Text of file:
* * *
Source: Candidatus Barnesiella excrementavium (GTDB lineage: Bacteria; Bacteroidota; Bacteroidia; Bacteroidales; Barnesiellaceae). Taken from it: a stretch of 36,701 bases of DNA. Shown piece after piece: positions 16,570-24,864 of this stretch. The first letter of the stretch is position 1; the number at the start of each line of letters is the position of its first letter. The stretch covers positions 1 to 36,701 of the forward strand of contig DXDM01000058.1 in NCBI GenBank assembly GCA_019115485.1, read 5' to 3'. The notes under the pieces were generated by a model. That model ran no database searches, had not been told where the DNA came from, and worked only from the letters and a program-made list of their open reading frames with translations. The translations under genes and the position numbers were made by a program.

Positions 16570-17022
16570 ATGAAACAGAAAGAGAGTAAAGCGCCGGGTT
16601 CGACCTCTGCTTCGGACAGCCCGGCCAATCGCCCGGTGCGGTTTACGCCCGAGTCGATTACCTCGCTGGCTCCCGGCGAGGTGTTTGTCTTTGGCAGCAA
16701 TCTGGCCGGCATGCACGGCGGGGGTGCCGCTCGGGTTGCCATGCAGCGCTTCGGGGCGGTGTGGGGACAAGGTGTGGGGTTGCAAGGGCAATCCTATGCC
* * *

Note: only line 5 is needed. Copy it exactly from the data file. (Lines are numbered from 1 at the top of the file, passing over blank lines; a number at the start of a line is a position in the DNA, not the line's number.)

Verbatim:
16701 TCTGGCCGGCATGCACGGCGGGGGTGCCGCTCGGGTTGCCATGCAGCGCTTCGGGGCGGTGTGGGGACAAGGTGTGGGGTTGCAAGGGCAATCCTATGCC